By Elaine Mejia and Meg Gray Wiehe with Steve Jackson and John Quinterno
- The North Carolina Senate has adopted its proposed state budget for fiscal years 2009-10 (FY09-10) and 2010-11. The Senate proposes a general fund budget of $20 billion in year one and $21.2 billion year two. The FY09-10 budget is a decrease of $1.3 billion, or 6.1%, compared to the originally adopted budget for FY 08-09 (before mid-year budget cuts).
- The total general fund spending of the Senate’s proposal is nearly identical to Governor Perdue’s budget. However, the Senate’s budget looks smaller because it accounts for increased federal Medicaid funds differently than the governor’s. The Senate uses the money to offset state spending but rather than counting it as a revenue source, which the governor’s budget does. When this discrepancy is taken into account, the Senate’s FY09- 10 budget spends $20.9 billion, only $12 million less than the governor’s.
- The Senate budget recommends reductions in every major budget category. Compared to the governor’s proposal, the Senate is considerably more generous to the University System and considerably less generous to public schools and Health and Human Services. In addition, the Senate’s budget does not include the governor’s proposal to suspend longevity payments to eligible state employees.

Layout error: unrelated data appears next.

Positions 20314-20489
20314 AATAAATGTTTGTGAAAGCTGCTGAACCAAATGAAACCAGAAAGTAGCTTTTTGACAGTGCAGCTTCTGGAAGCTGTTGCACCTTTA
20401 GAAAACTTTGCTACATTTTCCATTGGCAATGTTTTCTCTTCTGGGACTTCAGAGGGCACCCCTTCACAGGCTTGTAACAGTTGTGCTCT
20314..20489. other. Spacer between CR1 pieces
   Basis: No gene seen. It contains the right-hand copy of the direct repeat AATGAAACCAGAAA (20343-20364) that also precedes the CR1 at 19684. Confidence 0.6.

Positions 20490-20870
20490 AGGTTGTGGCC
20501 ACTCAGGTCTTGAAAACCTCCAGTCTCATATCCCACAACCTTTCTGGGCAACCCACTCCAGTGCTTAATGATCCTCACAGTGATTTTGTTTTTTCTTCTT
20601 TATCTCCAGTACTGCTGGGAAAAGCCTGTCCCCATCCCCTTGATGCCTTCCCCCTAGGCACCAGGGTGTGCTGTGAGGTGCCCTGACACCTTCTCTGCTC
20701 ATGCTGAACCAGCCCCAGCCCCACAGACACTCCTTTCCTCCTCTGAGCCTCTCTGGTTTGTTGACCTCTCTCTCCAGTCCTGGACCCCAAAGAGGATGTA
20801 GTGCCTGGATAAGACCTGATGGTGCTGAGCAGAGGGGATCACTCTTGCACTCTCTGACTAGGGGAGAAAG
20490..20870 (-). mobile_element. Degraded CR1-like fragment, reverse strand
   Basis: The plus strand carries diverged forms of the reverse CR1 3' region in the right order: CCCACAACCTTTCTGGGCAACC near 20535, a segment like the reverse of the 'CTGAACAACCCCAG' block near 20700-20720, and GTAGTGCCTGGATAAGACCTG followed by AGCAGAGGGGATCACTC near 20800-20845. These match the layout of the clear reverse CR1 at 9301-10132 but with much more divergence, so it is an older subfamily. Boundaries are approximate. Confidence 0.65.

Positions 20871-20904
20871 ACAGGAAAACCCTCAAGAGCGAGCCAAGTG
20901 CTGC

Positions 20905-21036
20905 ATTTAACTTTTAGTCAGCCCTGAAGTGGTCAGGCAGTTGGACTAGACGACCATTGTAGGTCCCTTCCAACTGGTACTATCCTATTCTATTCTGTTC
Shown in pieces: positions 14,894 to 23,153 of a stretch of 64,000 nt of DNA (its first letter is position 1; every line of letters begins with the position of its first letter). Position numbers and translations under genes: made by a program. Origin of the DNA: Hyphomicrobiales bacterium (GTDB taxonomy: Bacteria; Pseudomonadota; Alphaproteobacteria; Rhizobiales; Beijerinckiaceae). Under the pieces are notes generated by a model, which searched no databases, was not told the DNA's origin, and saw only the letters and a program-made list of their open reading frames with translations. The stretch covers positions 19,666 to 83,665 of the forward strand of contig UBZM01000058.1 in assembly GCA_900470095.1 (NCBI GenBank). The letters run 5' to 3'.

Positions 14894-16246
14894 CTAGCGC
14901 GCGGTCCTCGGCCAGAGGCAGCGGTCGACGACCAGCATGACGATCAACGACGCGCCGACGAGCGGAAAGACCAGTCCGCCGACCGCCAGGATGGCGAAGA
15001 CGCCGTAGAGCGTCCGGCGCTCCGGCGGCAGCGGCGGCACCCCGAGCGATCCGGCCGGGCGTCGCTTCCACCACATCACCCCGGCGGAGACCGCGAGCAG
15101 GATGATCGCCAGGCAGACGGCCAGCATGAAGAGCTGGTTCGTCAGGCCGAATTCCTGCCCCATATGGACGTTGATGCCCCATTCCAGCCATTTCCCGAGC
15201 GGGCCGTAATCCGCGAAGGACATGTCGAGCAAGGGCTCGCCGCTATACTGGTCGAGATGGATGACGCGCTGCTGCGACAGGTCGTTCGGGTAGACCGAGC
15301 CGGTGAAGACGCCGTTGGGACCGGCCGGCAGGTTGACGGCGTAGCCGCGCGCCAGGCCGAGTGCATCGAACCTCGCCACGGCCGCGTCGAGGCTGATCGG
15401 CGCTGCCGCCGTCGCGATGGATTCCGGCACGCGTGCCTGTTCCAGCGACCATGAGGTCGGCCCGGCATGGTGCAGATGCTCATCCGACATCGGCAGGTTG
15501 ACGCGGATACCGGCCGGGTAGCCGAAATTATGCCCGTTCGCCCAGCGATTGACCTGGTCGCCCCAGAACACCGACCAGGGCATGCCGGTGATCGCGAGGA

- Perhaps the most sweeping proposed policy change is the potential elimination of the More at Four preschool program for at-risk four-year olds. The Senate plan would convert More at Four to a child-care subsidy program, reduce funding overall and replace a substantial portion of the current state funding with nonrecurring federal dollars.
- The Senate’s plan relies on an additional $500 million in tax adjustments that will be made through a separate piece of legislation. Senate leadership has not disclosed the details of those tax proposals.
- The Senate’s plan would issue an additional $306.6 million in new state debt over the next four fiscal years -- which, according to the state treasurer, would leave no room for additional debt for the next five years without jeopardizing the state’s good credit rating.